I hear a familiar old Mexican tune playing here...
We recently purchased a timeshare in Hilton Head. We received a deduction on the purchase price using our Florida timeshare as a trade in. The purchase documents only show the reduced purchase price. We signed a Timeshare Transfer Agreement with Elite Equity Transfers where we agreed to transfer title of our Florida timeshare to them or "any other entity or person as may be assigned", for a fee of $375 + our resort's transfer fee of $150. They have contacted us requesting payment before the process can begin. I spoke with them on the phone and they say they do not sell timeshares but handle the transfer paperwork ie estoppel letter, court costs, recordation fees etc. I questioned the sales manager at the resort and he said that this was a straight transfer (not a sell of our Florida timeshare in order to recoup money to purchase the new timeshare) and as along as the title was clear and the maintenance fees where paid there would be no issues.
Does this sound like a scam? We have not paid any fees yet.
"Scam" is not really the right word, it's really more just a consequence of a legal marketing and sales ploy.
In essence, you overpaid for whatever
it is that you bought from the developer. The contrived and entirely bogus "trade in value" was just a marketing lure; they gave you nothing
for that "trade in" week (...which, in all fairness, might be exactly what it is worth in today's resale market anyhow). They "reeled you in" by taking the unwanted week off your hands, merely adjusting their (already inflated) developer sales figure accordingly to still ensure a comfortable profit on the developer sale. Similar practices occur in new car dealer showrooms every day. At least with new cars (unlike w/ developer-sold timeshares) there are other, independent sources available (e.g., Consumer Reports) to pre-determine the real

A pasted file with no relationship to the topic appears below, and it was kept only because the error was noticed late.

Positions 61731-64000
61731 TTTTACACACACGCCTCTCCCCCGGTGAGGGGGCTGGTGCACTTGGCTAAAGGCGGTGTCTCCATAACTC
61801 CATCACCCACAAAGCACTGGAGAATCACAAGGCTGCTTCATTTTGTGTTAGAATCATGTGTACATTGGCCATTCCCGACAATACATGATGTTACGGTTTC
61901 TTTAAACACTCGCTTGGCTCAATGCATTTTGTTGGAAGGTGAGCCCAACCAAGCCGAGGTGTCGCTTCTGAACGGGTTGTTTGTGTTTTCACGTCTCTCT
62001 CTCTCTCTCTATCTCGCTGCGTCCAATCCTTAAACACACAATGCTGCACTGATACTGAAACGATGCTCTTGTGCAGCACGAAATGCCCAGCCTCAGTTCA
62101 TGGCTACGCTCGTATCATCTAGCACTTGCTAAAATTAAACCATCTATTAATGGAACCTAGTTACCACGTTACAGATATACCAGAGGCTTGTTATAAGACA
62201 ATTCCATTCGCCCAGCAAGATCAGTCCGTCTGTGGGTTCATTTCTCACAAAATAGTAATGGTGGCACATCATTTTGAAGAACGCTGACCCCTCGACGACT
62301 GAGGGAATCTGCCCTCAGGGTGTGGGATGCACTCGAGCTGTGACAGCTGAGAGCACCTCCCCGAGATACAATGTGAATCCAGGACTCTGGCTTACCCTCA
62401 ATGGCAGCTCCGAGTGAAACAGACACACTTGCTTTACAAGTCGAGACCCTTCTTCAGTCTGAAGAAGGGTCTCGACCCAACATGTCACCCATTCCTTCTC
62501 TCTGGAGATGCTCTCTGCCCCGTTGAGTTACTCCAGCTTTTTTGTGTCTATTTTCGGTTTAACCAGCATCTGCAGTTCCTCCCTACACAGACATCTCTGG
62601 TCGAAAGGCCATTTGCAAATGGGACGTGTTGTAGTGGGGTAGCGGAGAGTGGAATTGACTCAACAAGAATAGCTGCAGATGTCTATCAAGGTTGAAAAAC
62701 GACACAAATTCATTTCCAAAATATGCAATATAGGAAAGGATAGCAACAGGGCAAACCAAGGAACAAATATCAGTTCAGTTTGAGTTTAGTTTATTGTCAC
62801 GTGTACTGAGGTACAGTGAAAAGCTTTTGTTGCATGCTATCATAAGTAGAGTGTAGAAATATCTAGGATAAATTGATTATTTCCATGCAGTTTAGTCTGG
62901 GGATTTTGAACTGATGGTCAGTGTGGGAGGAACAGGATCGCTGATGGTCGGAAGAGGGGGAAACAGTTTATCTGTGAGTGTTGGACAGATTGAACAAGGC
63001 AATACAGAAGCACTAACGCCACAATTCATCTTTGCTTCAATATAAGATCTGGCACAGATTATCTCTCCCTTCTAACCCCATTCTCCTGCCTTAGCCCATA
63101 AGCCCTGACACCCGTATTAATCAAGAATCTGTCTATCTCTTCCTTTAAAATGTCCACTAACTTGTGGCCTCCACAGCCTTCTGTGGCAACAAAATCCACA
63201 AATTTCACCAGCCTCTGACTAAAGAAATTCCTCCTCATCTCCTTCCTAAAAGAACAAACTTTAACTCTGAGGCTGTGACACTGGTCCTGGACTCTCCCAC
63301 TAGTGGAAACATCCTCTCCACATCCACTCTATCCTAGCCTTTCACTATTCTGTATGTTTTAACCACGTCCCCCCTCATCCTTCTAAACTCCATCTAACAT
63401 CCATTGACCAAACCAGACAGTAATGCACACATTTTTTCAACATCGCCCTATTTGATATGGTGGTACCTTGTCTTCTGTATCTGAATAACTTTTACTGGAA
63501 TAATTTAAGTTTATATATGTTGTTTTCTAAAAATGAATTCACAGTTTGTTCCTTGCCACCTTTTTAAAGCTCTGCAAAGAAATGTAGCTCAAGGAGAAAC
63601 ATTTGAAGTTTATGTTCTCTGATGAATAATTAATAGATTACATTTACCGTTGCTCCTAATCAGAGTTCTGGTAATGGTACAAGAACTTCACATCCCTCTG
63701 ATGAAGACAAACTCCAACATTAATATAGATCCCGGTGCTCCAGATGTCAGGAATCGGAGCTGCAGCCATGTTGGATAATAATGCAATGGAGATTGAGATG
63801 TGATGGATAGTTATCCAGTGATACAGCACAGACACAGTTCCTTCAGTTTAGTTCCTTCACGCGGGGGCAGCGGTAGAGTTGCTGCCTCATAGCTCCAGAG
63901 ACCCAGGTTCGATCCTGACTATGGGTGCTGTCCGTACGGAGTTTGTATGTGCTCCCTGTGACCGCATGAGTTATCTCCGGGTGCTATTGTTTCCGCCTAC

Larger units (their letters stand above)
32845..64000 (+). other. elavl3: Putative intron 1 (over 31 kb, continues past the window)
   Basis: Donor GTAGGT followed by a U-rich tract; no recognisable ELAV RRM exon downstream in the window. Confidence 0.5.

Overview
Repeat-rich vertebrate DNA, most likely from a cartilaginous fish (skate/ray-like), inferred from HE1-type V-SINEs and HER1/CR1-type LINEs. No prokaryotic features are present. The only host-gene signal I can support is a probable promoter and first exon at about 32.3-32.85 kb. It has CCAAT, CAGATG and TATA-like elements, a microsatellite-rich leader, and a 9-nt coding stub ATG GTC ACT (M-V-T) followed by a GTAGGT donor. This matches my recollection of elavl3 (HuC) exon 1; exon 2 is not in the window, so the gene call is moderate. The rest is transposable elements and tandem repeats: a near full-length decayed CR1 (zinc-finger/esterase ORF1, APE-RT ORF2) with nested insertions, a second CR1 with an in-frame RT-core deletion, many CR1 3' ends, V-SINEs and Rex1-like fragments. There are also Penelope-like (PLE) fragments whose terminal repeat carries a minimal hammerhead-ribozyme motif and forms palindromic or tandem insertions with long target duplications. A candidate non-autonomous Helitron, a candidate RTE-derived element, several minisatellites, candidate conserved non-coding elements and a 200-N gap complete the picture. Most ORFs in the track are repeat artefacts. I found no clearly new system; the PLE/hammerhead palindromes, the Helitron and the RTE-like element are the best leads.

bottom line dealer cost.
Grupo Mayan plays this same "timeshare trade-in" game in Mexico. In your HHI case (unlike the GM Mexican version) you
apparently get to pay the deed transfer costs out of your own pocket
. Your "trade in" is almost surely destined to be a "no reserve" PCC ebay auction item in the very near future. Even if it sells there for just a penny, the closing costs you are about to pay ensure some profit for the closing entity; they may well also
charge the "new eBay buyer-to-be" closing costs too, thereby further increasing their
There is little doubt that you should rescind the overpriced developer purchase if you are still within the SC state law rescission period to be able to do so; your post only dates your purchase as being "recently").
Without knowing the contractual language of your purchase, I'm not sure if you would also need to do anything more (or separately) to halt and reverse halt the "trade-n / transfer" process.
P.S. On further reflection, if your "trade-in" is already in the hands of a separate entity for "processing", I must assume that you are actually already well past
the SC rescission period. If so, this is already a "done deal" and you now own a Hilton Head timeshare and the "trade in transfer" process is already underway --- with you
pre-paying for future "closing services" (I'm betting that your developer sales contract somewhere allows
for that to occur). If that's the case, all you can likely do now is "pony up" and let them exercise what is likley a "power of attorney" you have already executed, enabling them (and / or any other entity they may work with) to ultimately move your "trade in" into someone else's legal ownership.